The Media and the Public Library Narrative

So that’s that then. The narrative has been set – libraries are in decline. Never mind that the argument has been framed around a deeply flawed survey that in no way reflects actual library usage. Never mind that loans were actually up last year. Never mind the evidence that library use is changing. It’s just a blessed relief that there were so many voices out there prepared to speak up for the service and underline their importance to society. Not only the wonderful Phil Bradley and brilliantly passionate Lauren Smith, but also a range of people young and old who rely on their local library service to deliver services that meet their needs. Indeed it was a pleasure to hear many older users accepting that there is a place for computers in libraries and that the library service has to adapt. If only the narrative of ‘libraries in decline’ more accurately reflected the views of the communities that are so passionate about their service.

One of the critical factors behind this narrative is the belief that libraries are about books on shelves, nothing else. Not housebound borrowers, not information access, not online services, not local studies materials….in short only a small proportion of the service is worthy of discussion. That this has been led by campaigners who fail to even question the report, makes this even more depressing. No wonder pubs and supermarkets are suggested as alternatives…if it’s just about issuing book stock why bother with expertise in other areas? Clearly that is a waste of resources that can be ploughed into more book stock. More book stock in a commercial environment, subject to the whims and, dare I say, censorship policies stock selection of corporations. It could make a grown man weep.

The question is, what to do next. Those who follow me on Twitter know that I am quite keen on setting up a blog that can act as a rival (if you want to call it that) to the Good Library Blog – something that can share positive experiences of libraries, campaigns across the UK, examples of the things libraries do aside from book provision all the stuff that is missing from the debate as framed by the usual suspects. Ideally it would be a place where librarians, library staff, users and advocates can blog about the great things libraries do and highlight threats to the service (such as closures etc). This is a lot for one person to take on though, so I’d really appreciate ideas, suggestions, blog titles, hosting options, design ideas and volunteers to help set up and administer. Maybe I’ve not thought this through and I won’t have the time to commit as much as I’d like, but it’s got to be worth a try right? I’d really appreciate any thoughts/suggestions on this below. It would be great to take this forward and challenge the so-called ‘decline’ that is currently being propagated.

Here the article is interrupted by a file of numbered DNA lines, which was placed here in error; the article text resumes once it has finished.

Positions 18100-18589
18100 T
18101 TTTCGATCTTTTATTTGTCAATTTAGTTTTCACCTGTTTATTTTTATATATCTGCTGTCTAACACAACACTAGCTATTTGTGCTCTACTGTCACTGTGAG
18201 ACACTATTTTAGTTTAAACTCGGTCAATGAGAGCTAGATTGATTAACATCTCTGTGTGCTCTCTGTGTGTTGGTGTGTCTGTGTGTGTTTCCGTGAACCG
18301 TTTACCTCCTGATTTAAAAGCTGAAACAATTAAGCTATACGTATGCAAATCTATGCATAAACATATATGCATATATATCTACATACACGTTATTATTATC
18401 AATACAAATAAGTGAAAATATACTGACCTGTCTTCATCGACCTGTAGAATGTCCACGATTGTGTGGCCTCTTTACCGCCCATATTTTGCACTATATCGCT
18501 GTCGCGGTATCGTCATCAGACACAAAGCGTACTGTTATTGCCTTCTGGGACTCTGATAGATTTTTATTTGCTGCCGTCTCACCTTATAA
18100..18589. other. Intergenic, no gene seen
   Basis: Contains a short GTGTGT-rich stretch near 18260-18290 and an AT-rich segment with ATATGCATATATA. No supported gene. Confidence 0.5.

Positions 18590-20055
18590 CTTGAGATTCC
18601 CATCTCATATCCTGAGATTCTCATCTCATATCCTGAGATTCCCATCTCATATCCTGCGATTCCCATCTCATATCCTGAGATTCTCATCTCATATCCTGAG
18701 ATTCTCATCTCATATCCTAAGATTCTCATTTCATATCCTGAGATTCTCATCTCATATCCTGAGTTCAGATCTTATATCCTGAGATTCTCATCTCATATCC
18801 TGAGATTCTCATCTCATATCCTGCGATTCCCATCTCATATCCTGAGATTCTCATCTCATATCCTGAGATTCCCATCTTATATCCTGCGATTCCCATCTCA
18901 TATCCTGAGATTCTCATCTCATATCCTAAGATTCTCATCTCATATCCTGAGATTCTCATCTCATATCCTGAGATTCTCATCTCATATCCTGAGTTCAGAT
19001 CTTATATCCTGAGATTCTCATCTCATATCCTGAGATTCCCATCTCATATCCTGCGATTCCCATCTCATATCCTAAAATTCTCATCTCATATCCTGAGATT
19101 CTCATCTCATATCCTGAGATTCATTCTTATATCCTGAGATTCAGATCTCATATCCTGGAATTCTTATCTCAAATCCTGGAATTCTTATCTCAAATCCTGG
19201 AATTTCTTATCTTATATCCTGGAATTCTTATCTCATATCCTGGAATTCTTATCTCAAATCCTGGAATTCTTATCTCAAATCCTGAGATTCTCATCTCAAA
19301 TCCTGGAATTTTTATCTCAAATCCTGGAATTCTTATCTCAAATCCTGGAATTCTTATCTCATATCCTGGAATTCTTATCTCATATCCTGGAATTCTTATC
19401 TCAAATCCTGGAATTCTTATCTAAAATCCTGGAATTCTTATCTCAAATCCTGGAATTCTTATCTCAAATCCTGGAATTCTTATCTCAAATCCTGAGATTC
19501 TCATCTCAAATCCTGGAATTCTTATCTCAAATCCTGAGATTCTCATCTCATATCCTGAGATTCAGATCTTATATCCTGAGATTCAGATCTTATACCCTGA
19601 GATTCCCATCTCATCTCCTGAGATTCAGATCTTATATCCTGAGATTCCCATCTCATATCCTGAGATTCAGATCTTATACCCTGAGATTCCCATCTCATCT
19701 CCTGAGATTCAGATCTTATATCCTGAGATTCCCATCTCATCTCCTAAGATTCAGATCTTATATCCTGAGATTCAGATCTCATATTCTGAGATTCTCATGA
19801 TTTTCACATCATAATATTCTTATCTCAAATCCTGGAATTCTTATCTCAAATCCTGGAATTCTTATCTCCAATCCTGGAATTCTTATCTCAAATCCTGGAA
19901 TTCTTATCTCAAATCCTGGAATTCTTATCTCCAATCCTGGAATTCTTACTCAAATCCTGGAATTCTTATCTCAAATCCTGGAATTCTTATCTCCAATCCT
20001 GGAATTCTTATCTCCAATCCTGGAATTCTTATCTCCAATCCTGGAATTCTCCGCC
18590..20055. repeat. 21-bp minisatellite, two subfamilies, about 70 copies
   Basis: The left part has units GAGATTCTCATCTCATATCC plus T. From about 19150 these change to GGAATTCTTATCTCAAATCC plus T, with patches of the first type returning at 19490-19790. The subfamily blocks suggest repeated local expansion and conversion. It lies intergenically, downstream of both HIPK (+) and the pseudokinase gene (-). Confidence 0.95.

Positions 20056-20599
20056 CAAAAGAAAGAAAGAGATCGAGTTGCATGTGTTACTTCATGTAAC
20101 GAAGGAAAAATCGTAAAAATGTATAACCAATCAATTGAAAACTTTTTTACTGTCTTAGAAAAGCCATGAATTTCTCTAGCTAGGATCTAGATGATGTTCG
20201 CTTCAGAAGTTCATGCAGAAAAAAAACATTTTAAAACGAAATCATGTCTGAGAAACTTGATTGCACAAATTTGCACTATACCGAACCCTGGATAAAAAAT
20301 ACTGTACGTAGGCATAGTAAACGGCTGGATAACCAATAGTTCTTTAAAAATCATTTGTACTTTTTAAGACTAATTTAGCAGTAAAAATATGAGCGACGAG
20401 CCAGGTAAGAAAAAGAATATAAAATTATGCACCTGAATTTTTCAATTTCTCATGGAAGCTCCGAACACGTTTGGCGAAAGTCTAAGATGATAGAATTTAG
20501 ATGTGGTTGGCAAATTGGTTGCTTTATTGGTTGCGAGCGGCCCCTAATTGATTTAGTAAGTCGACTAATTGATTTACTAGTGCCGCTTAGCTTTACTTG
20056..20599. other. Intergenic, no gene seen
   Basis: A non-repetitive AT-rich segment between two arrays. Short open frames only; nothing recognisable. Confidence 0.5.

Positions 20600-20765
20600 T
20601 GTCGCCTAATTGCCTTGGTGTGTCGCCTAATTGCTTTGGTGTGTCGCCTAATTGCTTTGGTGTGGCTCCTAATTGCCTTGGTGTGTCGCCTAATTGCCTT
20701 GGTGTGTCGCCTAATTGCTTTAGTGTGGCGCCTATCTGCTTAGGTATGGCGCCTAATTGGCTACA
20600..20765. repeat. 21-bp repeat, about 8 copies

26 thoughts on “The Media and the Public Library Narrative

  1. ‘This is a lot for one person to take on though, so I’d really appreciate ideas, suggestions, blog titles, hosting options, design ideas and volunteers to help set up and administer.’

    Maybe I haven’t thought this through either, but I am willing to help with administration, collation of information etc.

    ‘Ideally it would be a place where librarians, library staff, users and advocates can blog about the great things libraries do and highlight threats to the service (such as closures etc).’

    Again, I’m more for highlighting great things about libraries (you quite rightly say its not just about books) – its about interaction for a lot of people and that includes lost and lonely students as well as the more rural communities. Library users are a community – we have our own vernacular, our own sets of values, and we are most certainly not just a giant book club!! Ooh that makes me so angry!

    Get on Ian, I’m up for the Good Library Blog!!